Friday, 18 February 2011


Blurts are fragmentary vocalisations, unconnected with their immediate circumstances, that one utters in response to awkward memories. My 2004 sequence on the subject was published in the language magazine Verbatim in 2005 (30[1], p. 17). I've been wanting to include that sequence here in my blog, but thought best to check the copyright position first -- and found my work already online!

Tuesday, 8 February 2011

Awareness weeks

Following the 3rd editorial in today's Guardian, here comes a poem of mine from 2004. It was written for a competition, sponsored by the AlphaGalileo science news service, for science writers and "anyone else who gets to hear of it". I got to hear of it via Clare, whose portfolio career in science includes a fair bit of journalism. The terms were as follows:

> Write a paragraph, poem or even for our broadcast colleagues, short
> screen play, that includes all of the topics from the list of 'misery
> days' identified by Martin Ince from AlphaGalileo's calendar.
> These are:
> ME Awareness Day
> Cot Death Awareness Week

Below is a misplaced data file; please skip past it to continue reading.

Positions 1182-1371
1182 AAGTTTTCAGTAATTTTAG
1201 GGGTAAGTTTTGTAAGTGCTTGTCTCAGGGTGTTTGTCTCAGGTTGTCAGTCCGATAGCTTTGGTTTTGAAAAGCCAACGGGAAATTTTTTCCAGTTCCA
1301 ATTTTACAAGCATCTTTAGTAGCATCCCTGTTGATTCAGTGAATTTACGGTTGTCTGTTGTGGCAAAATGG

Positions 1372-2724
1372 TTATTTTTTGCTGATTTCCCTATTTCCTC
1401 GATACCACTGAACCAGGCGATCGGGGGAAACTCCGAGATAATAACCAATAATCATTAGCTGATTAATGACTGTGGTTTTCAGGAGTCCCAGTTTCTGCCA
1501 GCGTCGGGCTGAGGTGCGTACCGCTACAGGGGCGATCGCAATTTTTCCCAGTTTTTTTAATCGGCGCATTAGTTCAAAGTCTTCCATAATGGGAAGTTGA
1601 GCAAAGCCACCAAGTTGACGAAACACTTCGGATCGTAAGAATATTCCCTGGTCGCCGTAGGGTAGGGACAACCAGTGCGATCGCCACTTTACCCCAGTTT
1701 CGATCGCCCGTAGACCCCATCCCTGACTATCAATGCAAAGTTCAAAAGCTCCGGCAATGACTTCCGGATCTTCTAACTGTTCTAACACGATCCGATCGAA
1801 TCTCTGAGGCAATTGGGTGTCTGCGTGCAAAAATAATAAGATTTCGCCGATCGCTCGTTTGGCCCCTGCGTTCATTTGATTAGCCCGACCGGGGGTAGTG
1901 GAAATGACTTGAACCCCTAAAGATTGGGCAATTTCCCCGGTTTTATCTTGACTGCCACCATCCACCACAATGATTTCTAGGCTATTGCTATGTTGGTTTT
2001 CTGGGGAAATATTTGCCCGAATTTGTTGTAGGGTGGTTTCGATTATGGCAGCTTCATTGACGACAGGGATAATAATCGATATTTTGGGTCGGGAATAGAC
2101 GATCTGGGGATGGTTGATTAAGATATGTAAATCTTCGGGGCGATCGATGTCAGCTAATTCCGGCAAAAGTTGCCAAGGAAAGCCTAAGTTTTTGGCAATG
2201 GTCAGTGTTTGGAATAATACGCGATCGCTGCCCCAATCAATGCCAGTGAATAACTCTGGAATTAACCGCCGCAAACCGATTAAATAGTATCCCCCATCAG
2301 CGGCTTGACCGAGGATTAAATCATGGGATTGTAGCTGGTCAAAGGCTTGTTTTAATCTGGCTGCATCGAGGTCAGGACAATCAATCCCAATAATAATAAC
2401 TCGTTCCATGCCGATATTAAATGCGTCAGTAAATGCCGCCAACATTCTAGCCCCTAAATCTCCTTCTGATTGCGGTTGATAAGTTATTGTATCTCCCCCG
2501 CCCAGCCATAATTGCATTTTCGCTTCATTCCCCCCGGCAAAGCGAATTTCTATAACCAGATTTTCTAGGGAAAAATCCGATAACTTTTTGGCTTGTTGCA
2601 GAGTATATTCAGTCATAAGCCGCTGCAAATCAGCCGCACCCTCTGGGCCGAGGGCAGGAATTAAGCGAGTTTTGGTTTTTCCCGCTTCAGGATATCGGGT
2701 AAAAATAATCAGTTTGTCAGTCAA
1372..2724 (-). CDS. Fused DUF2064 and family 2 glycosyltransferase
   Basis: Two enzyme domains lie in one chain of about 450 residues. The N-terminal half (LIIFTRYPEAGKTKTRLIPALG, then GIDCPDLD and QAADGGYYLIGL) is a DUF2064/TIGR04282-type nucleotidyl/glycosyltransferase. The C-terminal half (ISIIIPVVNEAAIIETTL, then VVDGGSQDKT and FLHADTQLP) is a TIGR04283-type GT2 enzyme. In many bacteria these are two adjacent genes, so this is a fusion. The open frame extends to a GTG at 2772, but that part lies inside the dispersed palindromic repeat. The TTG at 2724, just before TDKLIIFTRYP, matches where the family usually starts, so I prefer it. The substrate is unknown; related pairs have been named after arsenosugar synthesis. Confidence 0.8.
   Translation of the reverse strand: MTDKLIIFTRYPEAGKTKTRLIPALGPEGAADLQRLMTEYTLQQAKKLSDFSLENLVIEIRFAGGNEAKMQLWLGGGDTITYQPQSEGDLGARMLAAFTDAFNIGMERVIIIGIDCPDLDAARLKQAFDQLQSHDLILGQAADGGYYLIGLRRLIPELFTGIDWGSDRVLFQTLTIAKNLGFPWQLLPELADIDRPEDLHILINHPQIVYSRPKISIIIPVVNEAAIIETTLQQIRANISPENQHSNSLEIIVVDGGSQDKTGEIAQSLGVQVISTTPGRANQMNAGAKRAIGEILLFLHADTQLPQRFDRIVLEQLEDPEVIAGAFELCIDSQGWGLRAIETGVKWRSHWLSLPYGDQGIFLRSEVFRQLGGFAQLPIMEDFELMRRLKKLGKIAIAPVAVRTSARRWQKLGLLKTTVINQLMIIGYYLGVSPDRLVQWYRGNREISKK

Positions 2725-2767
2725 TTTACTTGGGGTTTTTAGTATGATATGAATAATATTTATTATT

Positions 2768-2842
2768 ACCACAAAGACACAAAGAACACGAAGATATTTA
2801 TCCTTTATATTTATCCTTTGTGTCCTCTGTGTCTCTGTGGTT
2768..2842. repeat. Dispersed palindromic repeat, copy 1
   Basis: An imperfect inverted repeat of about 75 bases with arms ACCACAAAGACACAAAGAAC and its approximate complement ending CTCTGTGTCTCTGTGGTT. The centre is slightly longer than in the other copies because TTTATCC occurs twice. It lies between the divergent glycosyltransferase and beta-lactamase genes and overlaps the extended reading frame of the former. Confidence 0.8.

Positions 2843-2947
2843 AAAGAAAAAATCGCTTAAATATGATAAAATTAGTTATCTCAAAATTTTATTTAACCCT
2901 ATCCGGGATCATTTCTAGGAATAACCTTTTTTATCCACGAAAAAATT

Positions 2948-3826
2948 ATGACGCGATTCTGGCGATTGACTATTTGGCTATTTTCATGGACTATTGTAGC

> World Asthma Day
> Multiple Sclerosis Week
> Cystic Fibrosis Week
> Parkinson's Awareness Week
> National Depression Week
> Mental Health Action Week
> World Tuberculosis Day

In 2004, all of those fell in a block between 20 March and 12 May. My entry was written, as perhaps goes without saying, in the knowledge that everyone reading the poem was likely to have been touched in some way, at some time, by one or more of the afflictions in the list.


Cystic fibrosis, tuberculosis,
asthma, those three you get in the chest;
MS & Parkinson's, in how you move;
depression, not just when you say you're depressed.
Mental health's massively controversial:
its opposite some make a matter for pride,
and some say there's none. ME is more like
keeping on finding your battery's died.

All of them fight for our awareness --
a stretch of two months in late spring --
I've printed the web pages on
backs of The Man born to be King.
They map on to the Christian Lent,
Holy Week, and those floaty days
of Easter sightings; Eliot's
cruellest April; and red Mays
of action, grey with light around
the corner. Darwin's carnival
parade, this street of rival pains;
and one I've left till last of all.

The things I've named might have folk laughing
at themselves, and you're aware.
Cot death can't be funny, even
that way. No, I've not been there.